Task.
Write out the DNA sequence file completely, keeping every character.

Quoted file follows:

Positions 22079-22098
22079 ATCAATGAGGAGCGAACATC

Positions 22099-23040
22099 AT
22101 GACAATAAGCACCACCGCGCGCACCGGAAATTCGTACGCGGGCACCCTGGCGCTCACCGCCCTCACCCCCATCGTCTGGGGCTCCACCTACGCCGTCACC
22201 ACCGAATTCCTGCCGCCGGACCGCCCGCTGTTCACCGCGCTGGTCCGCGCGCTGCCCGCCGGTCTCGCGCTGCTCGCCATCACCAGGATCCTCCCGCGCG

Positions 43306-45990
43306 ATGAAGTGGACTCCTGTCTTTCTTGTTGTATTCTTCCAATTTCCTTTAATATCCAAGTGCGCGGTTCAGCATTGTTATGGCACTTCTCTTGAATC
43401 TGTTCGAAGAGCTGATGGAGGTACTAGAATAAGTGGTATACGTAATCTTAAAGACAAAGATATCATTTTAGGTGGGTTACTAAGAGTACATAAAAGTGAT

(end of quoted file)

Positions 22079-22098
22079 ATCAATGAGGAGCGAACATC

Positions 22099-23040
22099 AT
22101 GACAATAAGCACCACCGCGCGCACCGGAAATTCGTACGCGGGCACCCTGGCGCTCACCGCCCTCACCCCCATCGTCTGGGGCTCCACCTACGCCGTCACC
22201 ACCGAATTCCTGCCGCCGGACCGCCCGCTGTTCACCGCGCTGGTCCGCGCGCTGCCCGCCGGTCTCGCGCTGCTCGCCATCACCAGGATCCTCCCGCGCG

Positions 43306-45990
43306 ATGAAGTGGACTCCTGTCTTTCTTGTTGTATTCTTCCAATTTCCTTTAATATCCAAGTGCGCGGTTCAGCATTGTTATGGCACTTCTCTTGAATC
43401 TGTTCGAAGAGCTGATGGAGGTACTAGAATAAGTGGTATACGTAATCTTAAAGACAAAGATATCATTTTAGGTGGGTTACTAAGAGTACATAAAAGTGAT